This patient has been in your ED for over 24 hours waiting for a CCU bed. He presented with vomiting and syncope, but acquired left sided rib fractures during his collapse. He has been comfortable for most of the day on nasal-prong oxygen and a morphine PCA.
You are asked to see him as he has sudden worsening of his left-sided chest pain. He has become clammy and hypoxic.
This is what you see….
What’s going on ?
What are you going to do now ??
Recently, a colleague of mine was wanting to perform a diagnostic tap on a patient with cough, fever and a CXR suggesting a left sided pleural effusion….
I was asked to perform a bedside USS to mark out the safest place to perform the pleural aspirate.
I percussed the chest to the dullest point and then slapped the ultrasound on (left posterior chest wall, longitudinal plane, just below tip of scapula).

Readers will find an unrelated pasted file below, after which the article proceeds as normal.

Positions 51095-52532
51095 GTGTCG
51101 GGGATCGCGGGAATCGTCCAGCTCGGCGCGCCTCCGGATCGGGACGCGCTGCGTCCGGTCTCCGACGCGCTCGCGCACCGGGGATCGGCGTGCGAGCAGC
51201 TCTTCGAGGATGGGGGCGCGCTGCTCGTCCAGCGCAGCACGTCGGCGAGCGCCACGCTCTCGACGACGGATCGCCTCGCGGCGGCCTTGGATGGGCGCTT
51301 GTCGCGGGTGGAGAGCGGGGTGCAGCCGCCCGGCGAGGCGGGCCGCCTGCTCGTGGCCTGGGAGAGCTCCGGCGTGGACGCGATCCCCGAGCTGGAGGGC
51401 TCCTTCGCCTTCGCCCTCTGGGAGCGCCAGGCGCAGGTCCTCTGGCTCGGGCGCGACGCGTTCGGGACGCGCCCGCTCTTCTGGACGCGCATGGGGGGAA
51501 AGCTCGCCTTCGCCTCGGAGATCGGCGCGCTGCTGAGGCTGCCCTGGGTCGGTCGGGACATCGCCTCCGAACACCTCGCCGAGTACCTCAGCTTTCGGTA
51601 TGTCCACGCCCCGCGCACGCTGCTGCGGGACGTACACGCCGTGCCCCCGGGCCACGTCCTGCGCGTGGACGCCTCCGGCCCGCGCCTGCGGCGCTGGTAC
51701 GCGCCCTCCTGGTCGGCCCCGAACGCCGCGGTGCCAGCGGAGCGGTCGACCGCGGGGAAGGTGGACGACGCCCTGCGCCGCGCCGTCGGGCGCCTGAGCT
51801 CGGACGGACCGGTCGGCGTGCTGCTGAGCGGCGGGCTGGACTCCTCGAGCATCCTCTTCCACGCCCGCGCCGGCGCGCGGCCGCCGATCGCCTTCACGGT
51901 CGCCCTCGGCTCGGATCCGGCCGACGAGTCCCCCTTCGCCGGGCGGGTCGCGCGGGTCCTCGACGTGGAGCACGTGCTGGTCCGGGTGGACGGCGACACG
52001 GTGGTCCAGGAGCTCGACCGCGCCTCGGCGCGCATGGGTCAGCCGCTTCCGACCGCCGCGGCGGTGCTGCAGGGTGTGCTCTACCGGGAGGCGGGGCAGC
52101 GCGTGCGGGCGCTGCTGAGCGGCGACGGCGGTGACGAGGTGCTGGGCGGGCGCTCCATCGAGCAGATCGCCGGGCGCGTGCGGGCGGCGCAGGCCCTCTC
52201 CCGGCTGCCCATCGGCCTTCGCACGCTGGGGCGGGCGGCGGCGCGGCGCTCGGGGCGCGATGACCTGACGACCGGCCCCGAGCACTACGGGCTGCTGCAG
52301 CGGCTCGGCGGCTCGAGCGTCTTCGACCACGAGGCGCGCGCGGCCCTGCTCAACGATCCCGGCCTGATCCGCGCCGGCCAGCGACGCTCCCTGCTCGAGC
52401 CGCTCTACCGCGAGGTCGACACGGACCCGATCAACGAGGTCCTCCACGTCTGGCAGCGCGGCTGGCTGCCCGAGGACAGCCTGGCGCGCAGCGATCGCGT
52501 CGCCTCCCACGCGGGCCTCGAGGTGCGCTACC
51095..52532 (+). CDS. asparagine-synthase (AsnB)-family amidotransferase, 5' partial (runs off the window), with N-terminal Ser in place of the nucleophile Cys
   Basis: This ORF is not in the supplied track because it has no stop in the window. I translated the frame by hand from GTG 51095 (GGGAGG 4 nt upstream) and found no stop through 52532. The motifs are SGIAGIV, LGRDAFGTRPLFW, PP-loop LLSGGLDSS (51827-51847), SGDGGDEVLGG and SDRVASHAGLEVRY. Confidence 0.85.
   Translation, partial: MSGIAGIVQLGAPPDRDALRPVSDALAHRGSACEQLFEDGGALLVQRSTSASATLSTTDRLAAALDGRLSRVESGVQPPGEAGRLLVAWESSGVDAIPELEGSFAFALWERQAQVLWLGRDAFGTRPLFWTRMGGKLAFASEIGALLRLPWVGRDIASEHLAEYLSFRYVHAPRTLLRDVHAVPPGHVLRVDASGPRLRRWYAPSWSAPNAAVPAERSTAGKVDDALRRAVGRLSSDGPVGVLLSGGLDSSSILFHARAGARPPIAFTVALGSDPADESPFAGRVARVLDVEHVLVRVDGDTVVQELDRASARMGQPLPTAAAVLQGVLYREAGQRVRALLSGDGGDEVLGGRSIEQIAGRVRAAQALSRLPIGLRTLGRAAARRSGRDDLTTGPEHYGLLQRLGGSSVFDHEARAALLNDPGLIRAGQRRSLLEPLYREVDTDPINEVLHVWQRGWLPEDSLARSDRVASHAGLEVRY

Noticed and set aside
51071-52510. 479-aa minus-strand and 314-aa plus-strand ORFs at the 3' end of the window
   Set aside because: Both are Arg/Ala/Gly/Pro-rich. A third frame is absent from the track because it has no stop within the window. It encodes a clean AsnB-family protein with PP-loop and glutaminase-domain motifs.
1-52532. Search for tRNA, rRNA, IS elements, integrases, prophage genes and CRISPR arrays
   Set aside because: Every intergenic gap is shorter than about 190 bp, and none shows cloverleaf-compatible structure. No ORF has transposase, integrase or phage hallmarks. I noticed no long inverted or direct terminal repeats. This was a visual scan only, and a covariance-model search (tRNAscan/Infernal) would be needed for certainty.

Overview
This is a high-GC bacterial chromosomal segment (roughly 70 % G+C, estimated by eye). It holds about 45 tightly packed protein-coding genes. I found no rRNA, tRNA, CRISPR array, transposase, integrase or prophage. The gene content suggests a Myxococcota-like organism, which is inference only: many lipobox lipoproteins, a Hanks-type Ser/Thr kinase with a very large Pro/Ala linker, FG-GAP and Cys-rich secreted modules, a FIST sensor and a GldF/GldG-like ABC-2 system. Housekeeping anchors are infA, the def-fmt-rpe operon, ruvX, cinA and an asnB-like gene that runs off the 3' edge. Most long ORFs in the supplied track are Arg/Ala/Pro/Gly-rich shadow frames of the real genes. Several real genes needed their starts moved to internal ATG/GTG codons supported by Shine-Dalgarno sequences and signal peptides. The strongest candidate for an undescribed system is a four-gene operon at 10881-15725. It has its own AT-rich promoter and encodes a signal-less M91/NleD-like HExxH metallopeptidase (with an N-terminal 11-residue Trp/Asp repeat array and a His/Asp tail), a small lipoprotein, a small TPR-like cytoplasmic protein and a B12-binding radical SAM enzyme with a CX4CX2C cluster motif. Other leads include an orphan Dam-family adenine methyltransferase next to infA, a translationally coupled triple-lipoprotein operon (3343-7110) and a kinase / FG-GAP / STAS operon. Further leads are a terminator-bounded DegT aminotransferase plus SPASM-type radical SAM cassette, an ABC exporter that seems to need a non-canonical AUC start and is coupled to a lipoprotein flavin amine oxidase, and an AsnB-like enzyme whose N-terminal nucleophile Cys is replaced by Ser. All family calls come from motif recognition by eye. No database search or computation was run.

This is what I saw…
Needless to say the needle was re-sheathed and the procedure aborted. I am convinced that if we were going by x-ray and clinical examination alone we would have created more problems for this guy.
What made a difference….
- Turner JP, Dankoff J. Thoracic ultrasound. Emerg Med Clin North Am. 2012 May;30(2):451-73.
- Ultrasound Podcast Episode 31 (Pneumothorax & Pleural Effusion) & Episode 32 (Pneumonia & ARDS)
This is the story of a 59 year old man who presented to our ED with a complaint of haemoptysis. He is otherwise well, takes no regular medications and besides his ’50 per day’ smoking history (over 40-odd years) he has no health concerns or past medical problems.
On the morning of presentation he had his usual morning ‘cough and splutter’ and was surprised to find blood in his tissue. He then proceeding to expectorate a small blood clot. “Its not that big, just a tablespoon”. He may have had some right sided pleuritic chest pain with it.
He looks well, with no increased work of breathing. Room air saturations of 94%. Good air entry with mild end expiratory wheeze. Normal cardiac examination.
This is his CXR…..